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How do fungi help

plants

to grow?

Mycorrhizal fungi take their name from myko= mushroom and rhizo=root. They grow on roots of trees and many other plants and help the plants to get nutrients such as nitrogen and phosphorus from the soil. In order that the fungus can grow, the plants provide sugar water.

Plants produce sugar water from carbon dioxide and solar energy. Bacteria can also help plants to grow better by capturing nitrogen from the air and exchanging it with sugar water.

Picture: Under the earth’s surface trees (in this picture a young stone pine) like to be in company with so-called mycorrhiza fungi. The white mould network (mycelium) covers the roots and the fungus increases the radius of the root through his filaments (hyphae), from which the tree gets nutrients from the soil.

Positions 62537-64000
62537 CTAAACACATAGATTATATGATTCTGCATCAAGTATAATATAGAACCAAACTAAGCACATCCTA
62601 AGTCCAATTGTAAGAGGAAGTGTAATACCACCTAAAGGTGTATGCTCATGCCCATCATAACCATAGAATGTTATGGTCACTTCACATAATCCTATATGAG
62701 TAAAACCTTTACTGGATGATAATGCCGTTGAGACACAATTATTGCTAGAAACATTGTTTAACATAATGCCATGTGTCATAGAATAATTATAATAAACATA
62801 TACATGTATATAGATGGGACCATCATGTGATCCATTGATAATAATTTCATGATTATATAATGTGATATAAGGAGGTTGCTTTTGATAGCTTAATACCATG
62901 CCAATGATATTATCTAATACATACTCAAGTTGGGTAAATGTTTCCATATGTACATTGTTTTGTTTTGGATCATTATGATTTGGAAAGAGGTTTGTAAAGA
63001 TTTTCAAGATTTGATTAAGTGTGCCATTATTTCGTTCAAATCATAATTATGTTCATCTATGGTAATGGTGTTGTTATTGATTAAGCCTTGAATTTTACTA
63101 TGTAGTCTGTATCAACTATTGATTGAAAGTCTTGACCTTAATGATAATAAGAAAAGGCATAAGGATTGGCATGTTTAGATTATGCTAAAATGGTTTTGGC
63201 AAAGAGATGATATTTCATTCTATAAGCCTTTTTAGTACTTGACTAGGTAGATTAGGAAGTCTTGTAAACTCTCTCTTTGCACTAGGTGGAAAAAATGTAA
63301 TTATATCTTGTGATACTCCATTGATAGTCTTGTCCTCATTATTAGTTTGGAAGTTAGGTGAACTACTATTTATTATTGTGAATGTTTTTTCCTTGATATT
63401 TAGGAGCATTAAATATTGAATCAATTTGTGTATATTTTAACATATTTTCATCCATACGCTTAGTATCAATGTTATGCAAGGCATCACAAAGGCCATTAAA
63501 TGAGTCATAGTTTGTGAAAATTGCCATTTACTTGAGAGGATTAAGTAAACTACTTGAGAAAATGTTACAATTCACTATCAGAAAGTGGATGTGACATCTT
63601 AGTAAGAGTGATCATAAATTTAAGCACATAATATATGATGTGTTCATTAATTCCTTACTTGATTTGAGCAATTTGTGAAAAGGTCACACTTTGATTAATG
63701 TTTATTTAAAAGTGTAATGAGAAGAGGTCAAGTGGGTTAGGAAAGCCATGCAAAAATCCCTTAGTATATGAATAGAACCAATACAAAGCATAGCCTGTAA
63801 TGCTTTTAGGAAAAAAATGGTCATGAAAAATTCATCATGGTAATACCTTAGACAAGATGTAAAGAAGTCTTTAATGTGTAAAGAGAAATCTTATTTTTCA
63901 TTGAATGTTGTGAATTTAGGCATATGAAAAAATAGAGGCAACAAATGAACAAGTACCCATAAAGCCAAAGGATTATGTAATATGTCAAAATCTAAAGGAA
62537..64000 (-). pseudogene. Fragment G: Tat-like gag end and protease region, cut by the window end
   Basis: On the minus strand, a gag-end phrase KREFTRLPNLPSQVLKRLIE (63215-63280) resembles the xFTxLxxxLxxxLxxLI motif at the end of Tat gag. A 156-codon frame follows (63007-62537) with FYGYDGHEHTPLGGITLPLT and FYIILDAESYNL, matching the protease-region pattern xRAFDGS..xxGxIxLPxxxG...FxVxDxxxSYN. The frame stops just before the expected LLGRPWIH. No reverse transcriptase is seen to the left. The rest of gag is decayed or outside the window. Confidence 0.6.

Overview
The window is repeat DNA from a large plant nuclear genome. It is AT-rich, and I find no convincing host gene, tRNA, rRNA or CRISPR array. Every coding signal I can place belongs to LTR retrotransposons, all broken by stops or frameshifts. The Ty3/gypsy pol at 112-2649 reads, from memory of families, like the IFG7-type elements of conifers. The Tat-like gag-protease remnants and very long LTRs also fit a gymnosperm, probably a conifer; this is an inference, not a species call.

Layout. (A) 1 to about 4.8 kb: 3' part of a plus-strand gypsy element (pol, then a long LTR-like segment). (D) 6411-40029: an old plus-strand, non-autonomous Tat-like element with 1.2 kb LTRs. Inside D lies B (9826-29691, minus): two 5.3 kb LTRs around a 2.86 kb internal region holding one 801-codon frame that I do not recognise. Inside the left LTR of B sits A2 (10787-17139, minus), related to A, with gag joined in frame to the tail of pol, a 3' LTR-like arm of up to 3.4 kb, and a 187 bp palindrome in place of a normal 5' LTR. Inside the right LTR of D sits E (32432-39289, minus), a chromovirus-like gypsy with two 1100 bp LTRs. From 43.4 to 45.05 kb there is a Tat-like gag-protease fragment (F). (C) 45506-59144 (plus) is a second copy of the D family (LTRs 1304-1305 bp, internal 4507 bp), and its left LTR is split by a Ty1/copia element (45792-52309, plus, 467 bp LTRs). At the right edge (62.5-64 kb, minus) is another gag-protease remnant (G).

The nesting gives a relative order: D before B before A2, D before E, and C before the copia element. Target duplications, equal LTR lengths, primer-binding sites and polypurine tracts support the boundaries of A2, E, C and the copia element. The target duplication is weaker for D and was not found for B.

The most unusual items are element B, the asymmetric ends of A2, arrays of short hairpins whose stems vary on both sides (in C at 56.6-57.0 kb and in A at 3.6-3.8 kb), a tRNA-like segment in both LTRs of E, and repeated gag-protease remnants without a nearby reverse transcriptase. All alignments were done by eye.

With the fungus (right) the tree grows faster than without (left). What we collect as a mushroom in the forest is just the fungal fruiting body of the huge underground mycelium, in this case Suillus plorans. Above you can see a microscopic picture of the fungus hyphae.

„LIFE“-Simulation

of growth processes on

multimedia pads

Project description

Multimedia-pads allow simulations free to „Life“ or „Darwin’s Pond“. Such simulations are also available for predator-prey (sharks / forage fish) and could be used analogously for the simulation of competing microorganisms, which could be presented in a colorful time-laps.

 

Remote maintenance (change of different simulations based on new (or old) literature).

Idea/Organization

Institute of Zoology (Schwerte)

Suillus Placidus, Copyright U. Peintner